“November is usually such a disagreeable month…as if the year had suddenly found out she was growing old and could do nothing but weep and fret over it.”–L.M. Montgomery, Anne of Avonlea
This is not how I ordinarily feel about November. But, after the twelve-hour drive home from the Oregon coast, and savoring that afternoon spent reading a book on the beach, it felt very disagreeable to come home, just before dark yesterday, to this early snow and cold. In the week away, we walked through glorious flaming red and yellow leaves in Spokane’s historic South Hill neighborhood, just before dusk. We ran the trail along the Deschutes River in Bend, under a brilliant blue sky, and every shrub and bush along the water was gold or purple, with the Sisters volcanoes covered in bright snow. At our little cottage by the sea, in the village of Gearhart, Cape Cod homes were decorated for Halloween with pumpkins nestled among the red geraniums, and pink and yellow dahlias poked out between the weathered slats of cedar fences.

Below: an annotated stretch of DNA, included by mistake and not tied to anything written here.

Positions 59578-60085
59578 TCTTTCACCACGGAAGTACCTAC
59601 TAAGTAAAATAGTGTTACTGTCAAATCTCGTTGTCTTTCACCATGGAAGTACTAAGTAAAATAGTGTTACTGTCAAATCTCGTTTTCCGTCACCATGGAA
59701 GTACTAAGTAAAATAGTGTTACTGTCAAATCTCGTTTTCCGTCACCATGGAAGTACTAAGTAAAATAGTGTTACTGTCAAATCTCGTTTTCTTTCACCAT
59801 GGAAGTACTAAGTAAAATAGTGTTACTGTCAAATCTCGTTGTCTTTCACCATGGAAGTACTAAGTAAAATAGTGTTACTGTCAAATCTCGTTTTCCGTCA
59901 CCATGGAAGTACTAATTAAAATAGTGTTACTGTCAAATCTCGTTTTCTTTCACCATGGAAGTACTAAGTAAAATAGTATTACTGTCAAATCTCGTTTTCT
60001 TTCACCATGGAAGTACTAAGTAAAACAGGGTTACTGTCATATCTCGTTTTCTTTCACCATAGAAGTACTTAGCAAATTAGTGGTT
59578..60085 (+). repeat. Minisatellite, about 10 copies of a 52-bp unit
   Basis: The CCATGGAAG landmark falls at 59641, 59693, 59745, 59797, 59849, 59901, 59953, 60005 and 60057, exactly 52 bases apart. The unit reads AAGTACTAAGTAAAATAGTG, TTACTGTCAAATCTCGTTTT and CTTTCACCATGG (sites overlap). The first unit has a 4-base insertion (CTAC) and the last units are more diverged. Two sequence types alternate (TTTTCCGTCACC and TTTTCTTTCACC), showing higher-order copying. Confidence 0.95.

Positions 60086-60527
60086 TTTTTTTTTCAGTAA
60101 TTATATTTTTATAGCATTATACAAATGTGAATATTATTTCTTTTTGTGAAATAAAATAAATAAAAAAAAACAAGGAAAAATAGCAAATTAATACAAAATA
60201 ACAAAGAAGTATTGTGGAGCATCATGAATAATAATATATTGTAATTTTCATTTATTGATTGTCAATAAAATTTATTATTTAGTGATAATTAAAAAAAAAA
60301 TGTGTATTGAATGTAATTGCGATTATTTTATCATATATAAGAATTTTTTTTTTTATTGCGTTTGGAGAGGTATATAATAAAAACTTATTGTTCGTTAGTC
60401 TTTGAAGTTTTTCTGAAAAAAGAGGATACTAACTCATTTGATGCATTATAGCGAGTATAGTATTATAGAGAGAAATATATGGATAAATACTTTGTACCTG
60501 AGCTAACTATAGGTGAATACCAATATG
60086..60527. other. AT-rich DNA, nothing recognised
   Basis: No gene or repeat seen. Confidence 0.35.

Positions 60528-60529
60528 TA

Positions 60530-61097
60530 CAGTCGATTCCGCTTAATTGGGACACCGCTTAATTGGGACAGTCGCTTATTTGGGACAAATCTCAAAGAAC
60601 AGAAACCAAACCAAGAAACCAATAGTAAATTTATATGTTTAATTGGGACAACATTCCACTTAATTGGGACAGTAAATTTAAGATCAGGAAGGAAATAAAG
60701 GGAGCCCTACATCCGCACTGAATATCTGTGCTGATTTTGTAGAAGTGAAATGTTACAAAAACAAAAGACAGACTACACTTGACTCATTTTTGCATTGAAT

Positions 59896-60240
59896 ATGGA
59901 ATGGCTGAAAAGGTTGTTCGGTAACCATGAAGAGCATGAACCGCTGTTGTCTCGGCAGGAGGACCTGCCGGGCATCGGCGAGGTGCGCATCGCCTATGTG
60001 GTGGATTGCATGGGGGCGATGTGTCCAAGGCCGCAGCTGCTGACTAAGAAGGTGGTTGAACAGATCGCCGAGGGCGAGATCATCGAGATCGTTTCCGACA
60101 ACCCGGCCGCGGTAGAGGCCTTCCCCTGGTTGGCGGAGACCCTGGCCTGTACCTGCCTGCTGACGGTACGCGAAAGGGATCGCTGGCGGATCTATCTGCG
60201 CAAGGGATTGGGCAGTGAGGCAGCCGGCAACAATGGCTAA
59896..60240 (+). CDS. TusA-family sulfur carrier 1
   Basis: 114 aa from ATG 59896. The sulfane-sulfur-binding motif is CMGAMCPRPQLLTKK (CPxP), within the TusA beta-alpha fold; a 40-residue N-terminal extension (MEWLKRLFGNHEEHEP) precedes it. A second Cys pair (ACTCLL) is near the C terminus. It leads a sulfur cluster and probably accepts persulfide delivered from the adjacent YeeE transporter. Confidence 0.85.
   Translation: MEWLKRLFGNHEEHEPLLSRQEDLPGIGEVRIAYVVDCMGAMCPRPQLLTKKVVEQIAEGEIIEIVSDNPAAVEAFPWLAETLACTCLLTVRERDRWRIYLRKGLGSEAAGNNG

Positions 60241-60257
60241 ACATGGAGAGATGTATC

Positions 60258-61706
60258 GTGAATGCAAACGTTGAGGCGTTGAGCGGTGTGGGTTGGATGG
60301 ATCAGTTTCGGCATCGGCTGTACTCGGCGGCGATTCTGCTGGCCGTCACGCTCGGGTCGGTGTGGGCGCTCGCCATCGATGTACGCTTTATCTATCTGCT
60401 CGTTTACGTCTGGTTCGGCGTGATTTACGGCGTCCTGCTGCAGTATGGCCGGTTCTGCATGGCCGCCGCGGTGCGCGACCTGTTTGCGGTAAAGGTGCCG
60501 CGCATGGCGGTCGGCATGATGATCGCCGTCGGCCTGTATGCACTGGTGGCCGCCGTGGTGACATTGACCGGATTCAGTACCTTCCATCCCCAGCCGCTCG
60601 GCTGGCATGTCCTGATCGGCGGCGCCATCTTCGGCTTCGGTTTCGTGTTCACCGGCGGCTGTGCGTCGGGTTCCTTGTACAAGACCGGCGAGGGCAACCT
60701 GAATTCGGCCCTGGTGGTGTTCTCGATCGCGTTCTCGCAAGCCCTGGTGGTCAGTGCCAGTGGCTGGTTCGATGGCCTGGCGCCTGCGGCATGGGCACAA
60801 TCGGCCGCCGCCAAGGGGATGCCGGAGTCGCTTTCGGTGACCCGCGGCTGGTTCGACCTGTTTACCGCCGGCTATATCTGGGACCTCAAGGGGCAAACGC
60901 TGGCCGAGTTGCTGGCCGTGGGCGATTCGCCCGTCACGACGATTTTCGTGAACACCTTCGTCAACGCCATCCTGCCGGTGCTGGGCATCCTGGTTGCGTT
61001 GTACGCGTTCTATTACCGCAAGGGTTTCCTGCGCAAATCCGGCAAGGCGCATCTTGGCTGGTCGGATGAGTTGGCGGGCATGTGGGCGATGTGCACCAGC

I feel cheated out of November. I love the Andrew Wyeth pale and weak yellow light, and the lone red leaf that desperately clings to its thin branch and twirls in the wind. I love the cold dark rains and the foreboding sense in the woods that Winter’s wolf is at the door. As I look at the weather forecast in the weeks ahead, I think there’s a good chance that the snow we have now will never leave the ground until Spring.
Nevertheless, it always always always is so good to come back home. I let the kitties into the living room to sit with me, and we snuggled in wool blankets and waited for the house to warm up. Looking out to the darkening sky, I had forgotten that beautiful blue color which only happens when there is snow on the ground. As if time has stood still, our wicker furniture arrangement, now dusted with snow, is frozen on the porch, and I could see how the red metal lanterns will look lovely inside on the mantle, amidst evergreens and tiny glowing candles, and I visualized the green wicker plant stand, just outside the living room windows, filled with lighted boughs and red berry branches. In the middle of the night, the full moon gave “the lustre of mid-day to objects below”. But, I am jumping way ahead of myself…I grieve, I grieve, for November.